We finally got picked up by an eighteen-wheeler whose driver suggested I crawl into the… well, it’s a sort of space in the cab of the truck, up behind the driver’s head. I would swear that he, and every other trucker I met that trip, called it the “dog house,” but looking around online, it looks like maybe that’s a different part of the truck and I’m remembering wrong? Anyway, I’m going to call it the dog house. It’s a sort of bunk where the driver can sleep. I crawled in and found it full of pillows and blankets. I was freezing, and I hadn’t slept in ages, and that dog house seemed like the comfiest, coziest, best place in the world. The rumble of the road and the drone of their voices, muffled by the pillows, had me asleep in seconds. I was told later that while I was asleep I kept sliding half out of the dog house and nearly hitting them in the head. I was completely oblivious, dead to the world. I don’t know how long we drove; I don’t think we were on the main highway, but even so, according to the map it couldn’t have been more than four hours. All I know is that when I woke up, I felt great. He left us in Lebanon, Indiana, at a McDonald’s (which I believe I found on the map; it is the only McDonald’s there and looks like it’s probably the one I remember). He gave us some coupons he had for free Big Macs; I’d never had a Big Mac before and it was amazing, possibly because I hadn’t eaten since the candy bar that morning, and nothing for most of the day before that.

After we ate, we stood on the road until a pickup truck stopped for us. Shadow rode in the truck bed and I rode in the front with the driver. He was a young guy who had just gotten out of the army and was arriving home after four years away. As we drove, he pointed out farms that belonged to friends’ parents, the house where the girl he’d taken to prom lived, stuff like that. He was so happy to be home, and so glad to have someone to talk to about it. He didn’t drive us more than ten miles or so, but by the time he dropped us off, I loved hitchhiking again.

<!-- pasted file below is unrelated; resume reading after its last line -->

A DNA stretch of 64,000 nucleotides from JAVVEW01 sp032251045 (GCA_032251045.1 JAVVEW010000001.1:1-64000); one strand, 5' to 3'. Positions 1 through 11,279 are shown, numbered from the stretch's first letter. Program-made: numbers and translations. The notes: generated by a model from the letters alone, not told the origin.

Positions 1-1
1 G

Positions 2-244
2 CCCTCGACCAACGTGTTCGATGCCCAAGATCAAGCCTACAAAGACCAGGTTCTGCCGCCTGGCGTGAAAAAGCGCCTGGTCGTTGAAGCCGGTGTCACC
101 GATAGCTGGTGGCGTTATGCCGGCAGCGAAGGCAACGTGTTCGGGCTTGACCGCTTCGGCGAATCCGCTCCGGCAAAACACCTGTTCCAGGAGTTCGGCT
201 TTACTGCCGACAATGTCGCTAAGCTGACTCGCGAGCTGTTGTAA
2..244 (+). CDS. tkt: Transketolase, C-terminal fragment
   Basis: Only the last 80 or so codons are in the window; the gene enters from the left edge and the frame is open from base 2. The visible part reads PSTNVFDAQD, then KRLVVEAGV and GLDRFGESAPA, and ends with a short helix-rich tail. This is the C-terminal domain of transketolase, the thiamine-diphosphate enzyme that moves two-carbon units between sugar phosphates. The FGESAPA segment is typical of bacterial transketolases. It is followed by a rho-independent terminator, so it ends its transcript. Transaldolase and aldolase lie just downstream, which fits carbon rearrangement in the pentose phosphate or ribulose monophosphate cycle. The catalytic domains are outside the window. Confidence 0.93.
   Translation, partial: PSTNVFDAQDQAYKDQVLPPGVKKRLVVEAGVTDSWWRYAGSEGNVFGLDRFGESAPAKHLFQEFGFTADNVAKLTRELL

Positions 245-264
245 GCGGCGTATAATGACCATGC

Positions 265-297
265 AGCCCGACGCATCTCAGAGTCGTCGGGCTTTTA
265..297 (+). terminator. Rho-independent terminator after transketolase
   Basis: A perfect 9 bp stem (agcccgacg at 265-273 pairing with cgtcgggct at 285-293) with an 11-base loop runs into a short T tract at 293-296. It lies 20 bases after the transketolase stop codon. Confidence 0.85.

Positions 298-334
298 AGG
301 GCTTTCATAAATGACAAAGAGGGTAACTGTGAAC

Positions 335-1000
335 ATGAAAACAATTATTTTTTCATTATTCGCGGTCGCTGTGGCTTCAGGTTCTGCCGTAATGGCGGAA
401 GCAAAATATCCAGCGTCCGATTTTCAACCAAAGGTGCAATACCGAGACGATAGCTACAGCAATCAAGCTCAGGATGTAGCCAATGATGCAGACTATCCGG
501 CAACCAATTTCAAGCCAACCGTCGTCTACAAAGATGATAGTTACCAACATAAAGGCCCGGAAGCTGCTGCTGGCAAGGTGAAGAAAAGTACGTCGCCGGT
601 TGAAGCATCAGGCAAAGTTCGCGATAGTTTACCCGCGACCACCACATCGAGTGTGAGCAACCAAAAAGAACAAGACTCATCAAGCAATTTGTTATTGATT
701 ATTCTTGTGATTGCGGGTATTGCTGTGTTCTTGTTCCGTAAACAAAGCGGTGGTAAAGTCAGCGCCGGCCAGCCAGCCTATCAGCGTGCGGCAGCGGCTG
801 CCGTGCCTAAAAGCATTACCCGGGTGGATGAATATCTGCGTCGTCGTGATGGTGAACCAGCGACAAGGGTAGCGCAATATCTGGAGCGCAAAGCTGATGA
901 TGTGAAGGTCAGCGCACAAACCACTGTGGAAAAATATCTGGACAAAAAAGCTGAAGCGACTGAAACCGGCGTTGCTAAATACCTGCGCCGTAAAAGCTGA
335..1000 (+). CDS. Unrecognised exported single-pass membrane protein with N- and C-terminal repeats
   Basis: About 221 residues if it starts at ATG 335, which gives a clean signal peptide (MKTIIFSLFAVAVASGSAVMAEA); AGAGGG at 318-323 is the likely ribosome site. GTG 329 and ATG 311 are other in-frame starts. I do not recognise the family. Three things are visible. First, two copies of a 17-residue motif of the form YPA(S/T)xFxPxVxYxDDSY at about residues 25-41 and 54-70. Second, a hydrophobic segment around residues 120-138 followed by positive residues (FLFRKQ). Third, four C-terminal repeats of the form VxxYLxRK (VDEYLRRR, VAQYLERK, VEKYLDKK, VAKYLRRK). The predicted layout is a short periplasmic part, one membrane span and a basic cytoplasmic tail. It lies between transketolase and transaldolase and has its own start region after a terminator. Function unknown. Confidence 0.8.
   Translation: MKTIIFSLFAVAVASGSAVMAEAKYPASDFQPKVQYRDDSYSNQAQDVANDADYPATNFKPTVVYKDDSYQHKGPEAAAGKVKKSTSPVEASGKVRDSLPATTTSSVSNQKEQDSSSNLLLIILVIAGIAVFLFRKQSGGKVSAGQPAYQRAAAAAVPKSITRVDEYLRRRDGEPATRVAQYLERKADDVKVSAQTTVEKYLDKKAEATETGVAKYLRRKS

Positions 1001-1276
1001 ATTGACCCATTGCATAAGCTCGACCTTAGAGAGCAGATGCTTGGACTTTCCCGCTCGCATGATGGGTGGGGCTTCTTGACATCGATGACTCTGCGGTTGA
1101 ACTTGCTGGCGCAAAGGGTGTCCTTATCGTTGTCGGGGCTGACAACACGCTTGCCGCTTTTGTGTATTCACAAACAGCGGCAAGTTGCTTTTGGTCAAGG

I continued to love hitchhiking for the rest of that third day. I don’t remember much about the rides we got. I know we stood on the side of a road for a long time, and Shadow sang “the ants go marching one-by-one” to me. And we walked a lot; there’s a lot more walking in hitchhiking than you might realize. We got picked up at one point by a van, and I was worried about getting in until the side door opened, and I saw a couple little kids and a smiling old lady. I don’t remember them talking much. The rides were few and far between, I guess, because we only made it about 150 miles from the McDonald’s by nightfall. It was a good day, though.

The last ride we got that day was sort of an accident. We were standing on the shoulder with our thumbs out, freaking out because it was dark and there was nowhere we could walk to, and a sharp embankment on the other side of the guardrail. A truck pulled over, and we ran to it. It turned out the guy had just stopped because he needed to pee, but he said he’d drive us to a truck stop. There was a hilarious exchange where he said, “Sure, I’ll give you a ride, just have to ‘drain the radiator’ first,” and Shadow, thinking he was actually having trouble with the radiator, offered to help. But it was fine, and we got to the truck stop. I had a hell of a time figuring out where the truck stop had been. It was just outside Bloomington, Illinois and according to my diary the name of it was “Bloomington Family Restaurant.” No such place exists now, but after a lot of searching I decided that it is either where the “TA Travel Center” or the “Pilot Travel Center” are now. They’re right next to each other.  I think it was the TA place. Both the buildings are brand new, though.

We stood outside the doors to the truck stop restaurant and asked truckers if they were heading west. One of them stopped and looked in his wallet, went back inside, and I guess got change. He came back and gave us $10 to get some dinner. We thanked him; it’s always hard to know how to thank people for that sort of thing. We went in and were just finishing when the waitress came over and told us someone else had paid for our meal. We didn’t know who it was — Shadow thought he maybe recognized someone at another table, a trucker who had maybe picked him up once. The waitress didn’t tell us.
(Then it was weird because we’d been planning on getting coffee, but that would cost more and the bill had already been paid. I don’t remember if we got coffee and paid just for that or if we just didn’t get coffee or what.)

I was blown away by all this kindness. In my diary I wrote about feeling sad because it was the sort of thing I wanted to tell my mom about. We felt certain that there were no better people in the world than truckers.